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September 17, 2017

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Making transportation cleaner and smarter

RAPIDLY rising energy consumption and emissions have become the unfortunate by-products of the economic growth in many megacities. The Shanghai government’s goal is to have renewable energy account for 20 percent of its total one-time energy supply by 2040. We believe it can get there despite a still-growing population and thriving manufacturing.

General Motors Company made a bold commitment last year to generate or source all electrical power for our wholly owned operations worldwide with 100 percent renewable energy by 2050. SAIC-GM’s state-of-the-art Cadillac assembly plant in Shanghai is already generating 6 megawatts of solar power, with a total of 10 megawatts planned.

Another by-product of megacities’ development is a huge amount of waste generated by households and industry. Shanghai produces more than 19,000 tons of household waste every day. And that does not even factor in the manufacturing sector.

GM is showing the way for manufacturing by pursuing the goal of making our sites around the world landfill-free and becoming a zero-waste company. Eleven of our facilities in China have achieved landfill-free status. They are recycling, reusing or converting to energy all waste from their daily operations.

We are adopting the same approach with our products. GM expects to achieve a 28 percent reduction in average carbon dioxide emissions from our China vehicle fleet between 2016 and 2020. A key is the launch of more than 10 new energy vehicles during that time. These are cutting-edge products that are meeting our customers’ needs and matching their lifestyles while making no compromises in safety and performance.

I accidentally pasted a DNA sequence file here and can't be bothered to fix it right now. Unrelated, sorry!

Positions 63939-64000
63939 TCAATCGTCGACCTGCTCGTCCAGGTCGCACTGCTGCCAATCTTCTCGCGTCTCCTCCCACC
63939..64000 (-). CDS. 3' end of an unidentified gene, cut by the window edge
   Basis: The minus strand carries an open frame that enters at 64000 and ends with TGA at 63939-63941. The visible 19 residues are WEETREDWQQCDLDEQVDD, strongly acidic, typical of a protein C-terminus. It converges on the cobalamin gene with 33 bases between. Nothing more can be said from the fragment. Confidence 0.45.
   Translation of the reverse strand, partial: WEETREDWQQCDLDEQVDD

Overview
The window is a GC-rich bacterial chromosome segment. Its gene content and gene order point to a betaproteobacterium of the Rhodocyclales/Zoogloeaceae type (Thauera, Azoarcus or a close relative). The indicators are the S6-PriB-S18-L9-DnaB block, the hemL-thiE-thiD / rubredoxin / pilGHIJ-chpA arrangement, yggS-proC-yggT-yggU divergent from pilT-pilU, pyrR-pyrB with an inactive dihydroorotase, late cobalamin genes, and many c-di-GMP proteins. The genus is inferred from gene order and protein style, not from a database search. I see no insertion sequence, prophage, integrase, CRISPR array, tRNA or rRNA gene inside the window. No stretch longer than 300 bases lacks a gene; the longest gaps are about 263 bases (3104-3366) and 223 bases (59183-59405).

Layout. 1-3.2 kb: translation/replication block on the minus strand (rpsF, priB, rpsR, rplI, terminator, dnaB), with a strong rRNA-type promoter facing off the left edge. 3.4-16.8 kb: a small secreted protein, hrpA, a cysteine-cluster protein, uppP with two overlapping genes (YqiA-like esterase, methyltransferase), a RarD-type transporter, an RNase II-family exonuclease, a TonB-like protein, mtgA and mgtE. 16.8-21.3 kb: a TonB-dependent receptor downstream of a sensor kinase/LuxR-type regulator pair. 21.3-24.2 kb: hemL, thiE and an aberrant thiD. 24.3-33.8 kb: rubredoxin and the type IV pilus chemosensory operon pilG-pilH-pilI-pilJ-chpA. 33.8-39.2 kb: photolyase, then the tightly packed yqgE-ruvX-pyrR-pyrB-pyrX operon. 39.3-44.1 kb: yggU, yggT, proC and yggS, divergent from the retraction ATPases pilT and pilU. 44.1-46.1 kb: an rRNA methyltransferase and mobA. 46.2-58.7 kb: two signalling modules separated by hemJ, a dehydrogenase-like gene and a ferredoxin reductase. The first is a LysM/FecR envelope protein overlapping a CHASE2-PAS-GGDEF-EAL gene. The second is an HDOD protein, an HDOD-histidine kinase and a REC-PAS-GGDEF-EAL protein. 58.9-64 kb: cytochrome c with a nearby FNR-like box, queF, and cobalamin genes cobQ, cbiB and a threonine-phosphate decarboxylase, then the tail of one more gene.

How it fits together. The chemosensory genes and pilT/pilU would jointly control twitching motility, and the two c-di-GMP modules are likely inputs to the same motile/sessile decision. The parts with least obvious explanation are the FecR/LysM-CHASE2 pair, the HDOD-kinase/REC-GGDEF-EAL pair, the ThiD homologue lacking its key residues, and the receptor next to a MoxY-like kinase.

Transportation is another key area where there are tremendous opportunities for Shanghai to take the lead among global cities in improving efficiency and reducing emissions.

According to research compiled by Dutch company TomTom, Shanghai was the 24th among the world’s 146 most congested cities in 2015. Trips that should have taken an hour took 21 minutes longer on average during heavy traffic. Shanghai has also become one of the cities with the longest periods of traffic congestion.

The adoption of an intelligent connected transportation system promises a one-for-all solution for making transportation safer, cleaner and more accessible. Research has found that improving traffic management can reduce carbon dioxide emissions from motor vehicles by as much as 30 percent.

An exciting area that GM and many other companies are exploring, shared autonomous vehicles, could further reduce congestion by resolving the imbalance between infrastructure and the number of vehicles using it. Computer simulations have concluded that a system of shared autonomous taxis alone could provide a 10-fold reduction in the number of cars. As an added benefit, autonomous vehicles could drastically reduce the estimated 94 percent of vehicle crashes that are the result of human error.

In Shanghai, the GM China Advanced Technical Center is working with a local infrastructure service provider to test communication technology with traffic lights, which could improve traffic flow and relieve congestion.

GM demonstrated the possibility of vehicle sharing in Shanghai through a two-year pilot program with Shanghai Jiao Tong University featuring a fleet of Chevrolet EN-V 2.0 electric concept vehicles. Students and educators logged almost 90,000 kilometers of shared journeys, showing its popularity.


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